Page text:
Fed Officials Keep an Eye Out for Cracks in the Job Market


The labor market has maintained surprising vigor over the past year, but as fewer jobs go unfilled and a growing number of people linger on unemployment insurance rosters, Federal Reserve officials have begun to watch for cracks.

Central bankers have recently begun to clearly say that if the labor market softens unexpectedly, they could cut interest rates — a slight shift in their stance after years in which they worked to cool the economy and bring a hot job market back into balance.

Policymakers have left interest rates at 5.3 percent since July 2023, a decades-long high that is making it more expensive to get a mortgage or carry a credit card balance. That policy setting is slowly weighing on demand across the economy, with the goal of wrestling rapid inflation fully under control.

But as inflation cools, Fed officials have made it clear that they are trying to strike a careful balance: They want to ensure that inflation is in check, but they want to avoid upending the job market. Given that, policymakers have signaled over the past month that they would react to a sudden labor market weakening by slashing borrowing costs.

The Fed would like to see more cooling inflation data “like what we’ve been seeing recently” before cutting rates, Jerome H. Powell, the Fed chair, said during a speech this week. “We’d also like to see the labor market remain strong. We’ve said that if we saw the labor market unexpectedly weakening, that is also something that could call for a reaction.”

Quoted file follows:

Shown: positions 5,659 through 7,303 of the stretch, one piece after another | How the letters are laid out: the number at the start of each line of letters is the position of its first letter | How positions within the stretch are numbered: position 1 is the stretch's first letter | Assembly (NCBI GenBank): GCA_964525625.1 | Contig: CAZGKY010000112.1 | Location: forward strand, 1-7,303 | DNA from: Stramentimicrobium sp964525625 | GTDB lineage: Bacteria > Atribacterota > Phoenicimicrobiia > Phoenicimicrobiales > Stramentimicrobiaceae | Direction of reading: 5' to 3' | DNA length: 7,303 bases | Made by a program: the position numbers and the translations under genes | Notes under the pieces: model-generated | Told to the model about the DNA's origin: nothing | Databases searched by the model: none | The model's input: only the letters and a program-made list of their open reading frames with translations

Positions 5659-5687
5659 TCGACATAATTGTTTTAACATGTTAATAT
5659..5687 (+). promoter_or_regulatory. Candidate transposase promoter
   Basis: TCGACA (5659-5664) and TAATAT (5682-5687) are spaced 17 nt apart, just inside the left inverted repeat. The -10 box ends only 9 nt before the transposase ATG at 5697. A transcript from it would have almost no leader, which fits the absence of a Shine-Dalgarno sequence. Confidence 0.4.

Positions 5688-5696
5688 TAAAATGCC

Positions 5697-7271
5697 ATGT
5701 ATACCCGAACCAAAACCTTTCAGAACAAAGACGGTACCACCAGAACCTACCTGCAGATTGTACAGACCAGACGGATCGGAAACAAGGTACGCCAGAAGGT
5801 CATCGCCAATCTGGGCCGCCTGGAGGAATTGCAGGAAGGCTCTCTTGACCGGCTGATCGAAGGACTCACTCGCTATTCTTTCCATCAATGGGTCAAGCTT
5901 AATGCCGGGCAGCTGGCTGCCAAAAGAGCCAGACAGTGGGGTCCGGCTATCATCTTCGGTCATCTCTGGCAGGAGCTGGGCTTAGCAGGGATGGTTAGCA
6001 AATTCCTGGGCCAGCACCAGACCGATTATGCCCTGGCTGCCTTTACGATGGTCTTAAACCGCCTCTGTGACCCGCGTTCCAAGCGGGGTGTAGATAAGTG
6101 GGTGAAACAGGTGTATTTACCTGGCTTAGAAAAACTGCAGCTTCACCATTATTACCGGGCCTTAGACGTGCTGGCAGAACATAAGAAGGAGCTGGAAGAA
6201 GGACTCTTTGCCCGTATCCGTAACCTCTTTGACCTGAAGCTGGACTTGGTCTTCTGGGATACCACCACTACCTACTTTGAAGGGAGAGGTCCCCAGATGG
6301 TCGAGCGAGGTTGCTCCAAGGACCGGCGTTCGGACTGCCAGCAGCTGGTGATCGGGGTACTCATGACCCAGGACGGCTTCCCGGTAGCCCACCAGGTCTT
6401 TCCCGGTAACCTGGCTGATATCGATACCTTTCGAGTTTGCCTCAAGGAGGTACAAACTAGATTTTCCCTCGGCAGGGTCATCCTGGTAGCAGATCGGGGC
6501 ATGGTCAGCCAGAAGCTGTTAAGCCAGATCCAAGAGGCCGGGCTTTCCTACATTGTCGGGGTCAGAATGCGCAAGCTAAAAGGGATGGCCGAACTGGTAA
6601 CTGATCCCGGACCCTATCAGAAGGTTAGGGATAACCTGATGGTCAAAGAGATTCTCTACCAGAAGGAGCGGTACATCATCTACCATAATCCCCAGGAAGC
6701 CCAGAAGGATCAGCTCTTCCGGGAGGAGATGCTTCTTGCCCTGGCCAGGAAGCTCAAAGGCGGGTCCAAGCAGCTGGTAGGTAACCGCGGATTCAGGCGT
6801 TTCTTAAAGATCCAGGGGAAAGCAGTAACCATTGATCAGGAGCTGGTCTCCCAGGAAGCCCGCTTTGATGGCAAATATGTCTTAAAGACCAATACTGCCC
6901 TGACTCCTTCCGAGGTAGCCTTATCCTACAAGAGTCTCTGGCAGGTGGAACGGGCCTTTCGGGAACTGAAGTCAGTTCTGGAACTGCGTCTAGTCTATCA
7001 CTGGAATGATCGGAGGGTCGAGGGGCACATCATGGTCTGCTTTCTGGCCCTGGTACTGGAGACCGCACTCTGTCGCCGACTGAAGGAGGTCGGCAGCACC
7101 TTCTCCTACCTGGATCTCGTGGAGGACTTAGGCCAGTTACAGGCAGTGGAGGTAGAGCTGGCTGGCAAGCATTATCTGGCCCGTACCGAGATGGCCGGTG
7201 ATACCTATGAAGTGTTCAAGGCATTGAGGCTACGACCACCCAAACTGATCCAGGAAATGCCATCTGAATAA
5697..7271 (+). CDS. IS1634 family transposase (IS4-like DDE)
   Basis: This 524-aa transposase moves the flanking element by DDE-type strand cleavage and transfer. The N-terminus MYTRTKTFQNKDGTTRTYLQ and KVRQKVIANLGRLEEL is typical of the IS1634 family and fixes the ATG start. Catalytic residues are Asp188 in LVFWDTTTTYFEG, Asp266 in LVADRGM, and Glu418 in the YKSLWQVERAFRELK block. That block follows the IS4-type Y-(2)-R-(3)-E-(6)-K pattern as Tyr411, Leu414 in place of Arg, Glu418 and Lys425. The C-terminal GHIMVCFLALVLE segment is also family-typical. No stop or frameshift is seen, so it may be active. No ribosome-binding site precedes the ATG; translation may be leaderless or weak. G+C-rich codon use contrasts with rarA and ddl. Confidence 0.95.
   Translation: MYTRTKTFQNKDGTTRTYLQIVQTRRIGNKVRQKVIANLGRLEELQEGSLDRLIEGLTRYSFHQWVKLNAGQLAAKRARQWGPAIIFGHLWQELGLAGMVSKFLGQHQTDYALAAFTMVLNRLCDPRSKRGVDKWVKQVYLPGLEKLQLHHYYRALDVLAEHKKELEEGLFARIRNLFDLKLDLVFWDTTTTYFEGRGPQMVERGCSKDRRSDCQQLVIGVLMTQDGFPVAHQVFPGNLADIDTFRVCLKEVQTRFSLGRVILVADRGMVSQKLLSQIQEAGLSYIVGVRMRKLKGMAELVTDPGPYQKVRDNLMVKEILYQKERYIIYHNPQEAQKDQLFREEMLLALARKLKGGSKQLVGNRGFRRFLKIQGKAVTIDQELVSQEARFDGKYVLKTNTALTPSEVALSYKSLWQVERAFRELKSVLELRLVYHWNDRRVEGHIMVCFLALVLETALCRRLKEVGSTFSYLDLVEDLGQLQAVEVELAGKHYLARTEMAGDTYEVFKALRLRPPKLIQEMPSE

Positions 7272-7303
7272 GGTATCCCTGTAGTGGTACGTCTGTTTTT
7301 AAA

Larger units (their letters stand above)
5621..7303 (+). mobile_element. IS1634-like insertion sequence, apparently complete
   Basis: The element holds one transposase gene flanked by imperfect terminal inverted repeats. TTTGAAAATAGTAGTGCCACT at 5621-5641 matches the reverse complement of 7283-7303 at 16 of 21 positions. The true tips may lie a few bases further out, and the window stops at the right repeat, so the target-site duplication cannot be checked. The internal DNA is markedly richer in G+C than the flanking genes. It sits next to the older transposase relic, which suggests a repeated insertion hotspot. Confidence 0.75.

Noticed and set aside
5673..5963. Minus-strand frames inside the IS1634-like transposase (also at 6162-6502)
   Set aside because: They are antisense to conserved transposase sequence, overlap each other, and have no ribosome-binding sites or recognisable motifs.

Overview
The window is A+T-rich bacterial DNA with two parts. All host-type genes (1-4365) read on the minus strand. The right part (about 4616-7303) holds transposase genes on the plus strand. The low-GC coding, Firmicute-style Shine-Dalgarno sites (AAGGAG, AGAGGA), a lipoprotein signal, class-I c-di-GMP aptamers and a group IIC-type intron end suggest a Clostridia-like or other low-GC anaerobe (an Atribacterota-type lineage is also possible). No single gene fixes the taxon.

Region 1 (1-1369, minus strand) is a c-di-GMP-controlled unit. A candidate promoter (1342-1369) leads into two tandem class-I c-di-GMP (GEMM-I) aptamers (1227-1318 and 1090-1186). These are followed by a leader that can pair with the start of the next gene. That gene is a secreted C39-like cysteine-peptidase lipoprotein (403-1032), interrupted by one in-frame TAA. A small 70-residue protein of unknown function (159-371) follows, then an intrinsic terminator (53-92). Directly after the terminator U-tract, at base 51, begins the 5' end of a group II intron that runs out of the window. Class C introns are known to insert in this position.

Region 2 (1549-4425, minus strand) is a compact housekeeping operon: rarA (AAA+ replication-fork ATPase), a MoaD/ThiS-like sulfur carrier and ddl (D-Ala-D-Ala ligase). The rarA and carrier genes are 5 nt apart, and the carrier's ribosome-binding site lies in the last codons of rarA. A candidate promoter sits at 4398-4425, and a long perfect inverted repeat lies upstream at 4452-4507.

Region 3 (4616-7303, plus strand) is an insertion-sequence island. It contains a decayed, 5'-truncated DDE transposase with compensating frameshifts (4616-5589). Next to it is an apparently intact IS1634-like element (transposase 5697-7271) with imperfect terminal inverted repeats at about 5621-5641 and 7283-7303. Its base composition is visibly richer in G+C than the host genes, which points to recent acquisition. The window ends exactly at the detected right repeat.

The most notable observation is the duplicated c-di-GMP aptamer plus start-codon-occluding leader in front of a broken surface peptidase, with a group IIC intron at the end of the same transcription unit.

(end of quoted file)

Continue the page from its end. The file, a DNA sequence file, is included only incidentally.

That’s why employment reports are likely to be a key reference point for central bankers and Wall Street investors who are eager to see what the Fed will do next.

For years, the Fed had been watching the job market for a different reason.

Officials had worried that if conditions in the labor market remained too tight for too long, with employers fighting to hire and paying ever-rising wages to attract workers, it could help keep inflation faster than usual. That’s because companies with higher labor costs would probably charge more to protect profits, and workers earning more would probably spend more, fueling continued demand.

But recently, job openings have come down and wage growth has abated, signals that the job market is cooling from its boil. That has caught the Fed’s attention.

“At this point, we have a good labor market, but not a frothy one,” Mary C. Daly, the president of the Federal Reserve Bank of San Francisco, said in a recent speech. “Future labor market slowing could translate into higher unemployment, as firms need to adjust not just vacancies but actual jobs.”

The unemployment rate has ticked up slightly this year, and officials are watching warily for a more pronounced move. Research shows that a sudden and marked uptick in unemployment is a signal of recession — a rule of thumb set out by the economist Claudia Sahm and often referred to as the “Sahm Rule.”



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